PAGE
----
Negative working capital

Negative working capital means a company can't cover its immediate debt with its current assets. To cover the current debt, it would need to make an extra effort, such as taking out a loan.

A negative figure doesn't always mean a company has financial problems. If there is a negative change in the working capital, it's usually due to an increase in the accounts payable (e.g., a large purchase) or a sharp decrease in accounts receivable (e.g., loss of a client).

However, if working capital remains negative over a long period, it could indicate a problem. If a company relies on loans or stock issuances to cover its current liabilities, it needs to review its business strategy. Continuous working capital issues leave companies unable to grow and develop since all current assets go toward operational costs.

Neutral working capital

If a company’s current assets equal its current liabilities, its working capital is neutral. While this may seem like a perfect situation, it could pose a certain danger to the company's financial integrity.

For example, the company may not be able to convert some of its current assets into cash fast enough to cover current liabilities, which would require quick actions, such as taking out loans or pushing through sales. Keeping extra current assets available ensures companies can deal with short-term expenses.

Neutral working capital also prevents companies from driving growth and development, which could raise a red flag for investors.


Negative, small or neutral working capital isn't always a bad thing. For some companies, this metric doesn’t indicate financial weakness. This usually applies to businesses that can generate cash quickly because they have a high inventory turnover rate and receive payments from clients quickly.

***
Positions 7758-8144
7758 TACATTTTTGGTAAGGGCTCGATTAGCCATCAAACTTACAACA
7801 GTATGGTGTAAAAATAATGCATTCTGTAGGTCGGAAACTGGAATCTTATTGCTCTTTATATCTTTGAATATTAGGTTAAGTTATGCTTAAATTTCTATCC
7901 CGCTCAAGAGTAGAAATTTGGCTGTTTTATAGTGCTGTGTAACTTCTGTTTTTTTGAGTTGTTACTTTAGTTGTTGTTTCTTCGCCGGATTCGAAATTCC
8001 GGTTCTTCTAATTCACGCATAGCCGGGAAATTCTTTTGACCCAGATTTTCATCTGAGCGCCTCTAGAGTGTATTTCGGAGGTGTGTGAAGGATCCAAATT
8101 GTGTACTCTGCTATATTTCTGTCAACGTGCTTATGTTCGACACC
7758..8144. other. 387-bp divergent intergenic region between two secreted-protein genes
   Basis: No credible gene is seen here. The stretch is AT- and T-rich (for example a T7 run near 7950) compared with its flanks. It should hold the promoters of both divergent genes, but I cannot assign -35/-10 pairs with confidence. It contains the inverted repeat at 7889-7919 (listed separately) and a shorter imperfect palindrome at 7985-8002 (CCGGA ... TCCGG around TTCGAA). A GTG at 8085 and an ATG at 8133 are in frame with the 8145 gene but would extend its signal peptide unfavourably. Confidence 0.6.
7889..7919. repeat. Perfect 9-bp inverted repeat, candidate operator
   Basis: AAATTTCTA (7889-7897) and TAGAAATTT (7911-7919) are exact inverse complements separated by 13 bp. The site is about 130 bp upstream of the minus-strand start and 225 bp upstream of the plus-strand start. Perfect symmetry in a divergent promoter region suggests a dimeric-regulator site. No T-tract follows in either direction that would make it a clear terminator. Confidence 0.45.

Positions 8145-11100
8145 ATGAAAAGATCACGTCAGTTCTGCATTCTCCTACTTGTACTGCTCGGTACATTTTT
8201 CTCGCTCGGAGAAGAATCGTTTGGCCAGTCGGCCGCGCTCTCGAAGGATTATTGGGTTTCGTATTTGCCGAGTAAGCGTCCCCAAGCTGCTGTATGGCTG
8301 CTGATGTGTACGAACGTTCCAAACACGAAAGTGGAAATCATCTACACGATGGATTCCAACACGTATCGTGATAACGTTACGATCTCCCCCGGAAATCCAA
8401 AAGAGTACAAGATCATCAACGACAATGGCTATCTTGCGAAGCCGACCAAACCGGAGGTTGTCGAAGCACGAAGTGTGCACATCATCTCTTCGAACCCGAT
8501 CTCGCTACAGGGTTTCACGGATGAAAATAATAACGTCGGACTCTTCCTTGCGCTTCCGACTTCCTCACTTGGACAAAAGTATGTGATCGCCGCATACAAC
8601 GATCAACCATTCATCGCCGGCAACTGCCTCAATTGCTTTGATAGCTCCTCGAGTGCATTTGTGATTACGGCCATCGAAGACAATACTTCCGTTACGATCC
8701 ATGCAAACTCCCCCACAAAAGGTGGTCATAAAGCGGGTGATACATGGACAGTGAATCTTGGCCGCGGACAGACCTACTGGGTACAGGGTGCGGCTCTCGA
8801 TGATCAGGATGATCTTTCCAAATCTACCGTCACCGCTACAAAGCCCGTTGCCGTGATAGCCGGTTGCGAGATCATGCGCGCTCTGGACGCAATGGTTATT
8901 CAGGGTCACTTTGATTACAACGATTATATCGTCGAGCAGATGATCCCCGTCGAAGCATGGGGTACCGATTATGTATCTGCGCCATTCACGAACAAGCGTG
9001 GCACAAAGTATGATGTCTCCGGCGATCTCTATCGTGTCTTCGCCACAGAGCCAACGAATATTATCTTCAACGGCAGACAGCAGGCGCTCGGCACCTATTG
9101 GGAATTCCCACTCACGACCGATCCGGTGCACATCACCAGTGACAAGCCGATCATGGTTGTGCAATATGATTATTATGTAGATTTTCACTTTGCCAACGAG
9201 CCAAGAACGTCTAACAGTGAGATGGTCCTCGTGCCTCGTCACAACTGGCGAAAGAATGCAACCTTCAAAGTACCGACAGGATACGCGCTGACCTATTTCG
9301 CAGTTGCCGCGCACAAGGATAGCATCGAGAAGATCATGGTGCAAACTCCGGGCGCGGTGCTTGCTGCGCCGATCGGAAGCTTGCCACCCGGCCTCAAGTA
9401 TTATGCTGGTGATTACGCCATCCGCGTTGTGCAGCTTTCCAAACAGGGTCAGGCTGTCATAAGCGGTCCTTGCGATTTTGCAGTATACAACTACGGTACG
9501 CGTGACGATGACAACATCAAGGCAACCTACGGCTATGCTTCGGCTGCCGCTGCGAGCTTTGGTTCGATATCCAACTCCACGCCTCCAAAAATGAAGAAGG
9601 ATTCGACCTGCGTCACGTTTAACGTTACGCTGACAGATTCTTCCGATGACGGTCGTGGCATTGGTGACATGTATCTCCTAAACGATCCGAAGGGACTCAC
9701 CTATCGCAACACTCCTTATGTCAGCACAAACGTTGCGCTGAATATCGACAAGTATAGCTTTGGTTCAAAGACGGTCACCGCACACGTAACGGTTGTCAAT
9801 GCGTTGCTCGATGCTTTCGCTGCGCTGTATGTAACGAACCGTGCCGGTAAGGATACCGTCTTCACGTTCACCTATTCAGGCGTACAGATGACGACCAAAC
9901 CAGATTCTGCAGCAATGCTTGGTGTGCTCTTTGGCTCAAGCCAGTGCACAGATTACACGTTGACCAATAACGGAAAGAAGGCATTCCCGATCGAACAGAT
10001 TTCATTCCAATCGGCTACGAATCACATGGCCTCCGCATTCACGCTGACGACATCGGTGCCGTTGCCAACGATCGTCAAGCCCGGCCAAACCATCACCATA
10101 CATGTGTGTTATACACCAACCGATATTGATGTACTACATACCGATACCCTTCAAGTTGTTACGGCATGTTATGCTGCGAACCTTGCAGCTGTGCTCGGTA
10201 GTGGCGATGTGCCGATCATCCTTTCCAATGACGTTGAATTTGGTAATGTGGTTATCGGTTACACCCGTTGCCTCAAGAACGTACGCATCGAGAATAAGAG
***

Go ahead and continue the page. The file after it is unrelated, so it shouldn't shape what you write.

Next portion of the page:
An example is the fast-food chain Subway. It sells every product it receives from its suppliers before having to pay the vendor.

Changes in working capital

It's natural for a company's working capital to fluctuate over time due to different operational situations. Many businesses face short-lived periods of negative working capital alongside periods of positive working capital.

However, each period of negative working capital deserves close attention. Failing to do something to turn the problem around could lead to significant problems in the future.

Meanwhile, changes in working capital reflect how a company is operating. If a company has too much working capital, it is hindering business growth and development by taking an excessively conservative approach. If it has too little working capital, it may be acting too aggressively with its finances.

Working capital vs. current ratio

The current ratio (also called working capital ratio) is a financial ratio measuring a company's ability to meet short-term obligations. It serves essentially the same purpose as the working capital by reflecting a company's financial health.

The formula for the current ratio is:

Current assets / current liabilities = current ratio

If the current ratio is less than one, a company lacks sufficient capital to meet its short-term obligations. A current ratio of more than one indicates a company's ability to cover its short-term liabilities.

What is a good working capital ratio?

While a good working capital ratio differs from company to company, most business owners strive to keep it between 1.5 and 2.

Net working capital vs. gross working capital

Gross working capital is a metric that reflects the total sum of a company's assets without considering liabilities. It’s an important metric that allows companies to evaluate their financial health, but it's not as detailed as net working capital.

For example, a gross working capital of $300,000 may seem like a lot. However, if the company’s liabilities equal $400,000, its financial situation isn't in top shape.
Although gross working capital isn't a useful metric on its own, it can provide an excellent picture of a company's liquidity when coupled with other information, including NWC.

Staying on top of working capital

Working capital is an important indication of a company's financial health. By evaluating it regularly and implementing top-notch working capital management, companies can streamline financial integrity and ensure stability and growth.

While not always bad, continuous negative working capital can signal serious problems. Preventing them involves adjusting the approach to current assets and current liabilities.